Publicly, Turkish officials express their continued support for a rapprochement process with Armenia, despite Yerevan having recently suspended the ratification process for peace protocols signed with Ankara last October. But observers say that political considerations are making it very difficult for Turkey to move forward on the issue.
"Unfortunately, everything has been frozen," says Noyan Soyak, the Istanbul-based Vice-Chairman of the Turkish-Armenian Business Development Council.
"There isn’t an agreement now on even basic points. We don’t see any minimum agreement to move forward, which is unfortunate, because we believed that this?. was a unique period," Soyak continued. "It was a very important chance that was given to both countries by the international community, but both countries couldn’t use the chance to solve the problems, or even talk about the problems."
The protocols signed between Turkey and Armenia call for the renewal of diplomatic ties, opening of the common border - closed by Turkey in 1993 after Armenia invaded the Azerbaijani territory of Nagorno-Karabakh - and the establishment of a historical commission to investigate the mass murder of Armenians by Ottoman forces during World War I. [For background see the EurasiaNet archive].
Since their signing, the protocols languished in the parliaments of both countries while waiting to be ratified. Each side charged the other with attempting to add conditions that were not previously agreed upon. [For background see the EurasiaNet archive].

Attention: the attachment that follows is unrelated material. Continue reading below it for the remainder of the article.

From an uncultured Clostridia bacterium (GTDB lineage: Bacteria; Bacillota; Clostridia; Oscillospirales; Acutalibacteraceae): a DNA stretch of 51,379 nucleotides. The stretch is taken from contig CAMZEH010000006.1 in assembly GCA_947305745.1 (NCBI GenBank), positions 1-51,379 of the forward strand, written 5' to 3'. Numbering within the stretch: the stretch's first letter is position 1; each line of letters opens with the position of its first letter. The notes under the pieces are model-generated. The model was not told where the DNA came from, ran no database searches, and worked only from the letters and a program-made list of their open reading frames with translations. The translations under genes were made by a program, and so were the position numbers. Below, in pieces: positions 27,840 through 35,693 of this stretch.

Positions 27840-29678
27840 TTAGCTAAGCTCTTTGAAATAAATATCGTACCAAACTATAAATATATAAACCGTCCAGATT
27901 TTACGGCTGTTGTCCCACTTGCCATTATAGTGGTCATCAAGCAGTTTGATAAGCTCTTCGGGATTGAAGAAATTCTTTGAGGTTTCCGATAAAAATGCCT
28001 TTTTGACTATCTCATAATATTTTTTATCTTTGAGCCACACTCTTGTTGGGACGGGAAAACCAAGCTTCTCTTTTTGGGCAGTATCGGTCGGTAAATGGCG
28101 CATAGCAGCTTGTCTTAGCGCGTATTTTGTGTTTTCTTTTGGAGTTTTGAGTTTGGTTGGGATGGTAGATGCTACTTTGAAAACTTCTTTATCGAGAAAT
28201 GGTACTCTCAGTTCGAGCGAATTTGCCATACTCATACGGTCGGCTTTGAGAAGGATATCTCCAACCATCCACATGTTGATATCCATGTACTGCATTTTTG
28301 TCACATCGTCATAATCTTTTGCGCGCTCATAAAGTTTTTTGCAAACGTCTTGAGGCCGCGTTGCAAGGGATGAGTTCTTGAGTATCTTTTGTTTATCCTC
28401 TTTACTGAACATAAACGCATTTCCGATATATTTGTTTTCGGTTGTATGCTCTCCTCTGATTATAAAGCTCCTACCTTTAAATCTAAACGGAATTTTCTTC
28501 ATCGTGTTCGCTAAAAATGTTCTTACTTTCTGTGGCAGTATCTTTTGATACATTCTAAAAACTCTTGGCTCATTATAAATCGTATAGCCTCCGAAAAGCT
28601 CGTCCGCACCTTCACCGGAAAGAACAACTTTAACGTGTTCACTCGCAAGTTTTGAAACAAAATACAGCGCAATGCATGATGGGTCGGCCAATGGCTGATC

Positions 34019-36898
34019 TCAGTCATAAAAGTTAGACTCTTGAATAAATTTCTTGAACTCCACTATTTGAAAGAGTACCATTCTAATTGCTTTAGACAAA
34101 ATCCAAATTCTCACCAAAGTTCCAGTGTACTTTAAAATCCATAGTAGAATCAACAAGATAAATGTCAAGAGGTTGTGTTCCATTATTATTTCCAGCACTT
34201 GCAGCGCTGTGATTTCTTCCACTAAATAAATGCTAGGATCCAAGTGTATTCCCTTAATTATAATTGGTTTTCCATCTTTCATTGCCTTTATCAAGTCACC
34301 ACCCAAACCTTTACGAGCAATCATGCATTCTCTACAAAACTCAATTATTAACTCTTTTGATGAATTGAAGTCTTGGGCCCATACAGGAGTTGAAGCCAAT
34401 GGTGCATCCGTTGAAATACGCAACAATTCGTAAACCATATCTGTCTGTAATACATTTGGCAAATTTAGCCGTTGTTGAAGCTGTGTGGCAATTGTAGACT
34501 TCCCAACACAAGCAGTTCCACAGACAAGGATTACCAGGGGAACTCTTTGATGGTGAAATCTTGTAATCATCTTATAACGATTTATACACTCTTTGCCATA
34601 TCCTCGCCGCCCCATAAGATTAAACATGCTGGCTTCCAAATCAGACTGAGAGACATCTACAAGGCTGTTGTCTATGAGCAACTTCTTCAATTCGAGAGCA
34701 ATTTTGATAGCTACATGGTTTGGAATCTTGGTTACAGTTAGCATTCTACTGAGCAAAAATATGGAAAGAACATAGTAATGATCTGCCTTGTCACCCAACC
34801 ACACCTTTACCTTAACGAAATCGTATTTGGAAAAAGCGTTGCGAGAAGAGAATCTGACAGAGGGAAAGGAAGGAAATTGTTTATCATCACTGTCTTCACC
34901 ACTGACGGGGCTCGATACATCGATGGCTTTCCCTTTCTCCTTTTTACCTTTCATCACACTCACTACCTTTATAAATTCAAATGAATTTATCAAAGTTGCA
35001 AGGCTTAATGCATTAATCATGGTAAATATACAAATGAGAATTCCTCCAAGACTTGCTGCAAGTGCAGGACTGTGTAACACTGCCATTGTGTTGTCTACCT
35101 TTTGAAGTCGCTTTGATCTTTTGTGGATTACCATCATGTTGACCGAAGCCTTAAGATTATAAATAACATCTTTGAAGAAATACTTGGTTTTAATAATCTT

Yerevan officially suspended the ratification process on April 22, accusing Turkish Prime Minister Recep Tayyip Erdogan of derailing the process by insisting that it be linked to progress on the Nagorno-Karabakh issue. [For background see the EurasiaNet archive].
Turkish officials say that from their perspective, the protocols are still alive. "The protocols are waiting in my drawer to be overseen by the committee. They are not frozen," says Murat Mercan, a member of the governing Justice and Development Party (AKP) and chairman of the Turkish parliament’s Foreign Affairs Committee.
Speaking before parliament in late April, Turkish Foreign Minister Ahmet Davutoglu insisted that Turkey remains committed to improving its relations with Armenia.
"We can opt for preserving the status quo and we can live happily and comfortably for a while as a result. But we will end up leaving a troubled Caucasus to our grandchildren," Davutoglu said. "The status quo in the Caucasus is not in the interests of Turkey or Azerbaijan or Armenia or Russia, but so far no brave step has been taken to change it. Now, what we want is to change it."
"Our parliaments will ratify the protocols when political conditions are ripe," he added.
But Cengiz Aktar, director of the European Studies Department at Istanbul’s Bahcesehir University says he believes there will be little progress on the Armenian issue until after the next Turkish general elections, which are scheduled for 2011. "The parliamentary opposition is dead set against these protocols and they want the protocols to be withdrawn from where they are in the [foreign affairs] commission," Aktar says. "The government cannot take the risk of another battlefront with the opposition, in addition to the other things they have going on. That is the position."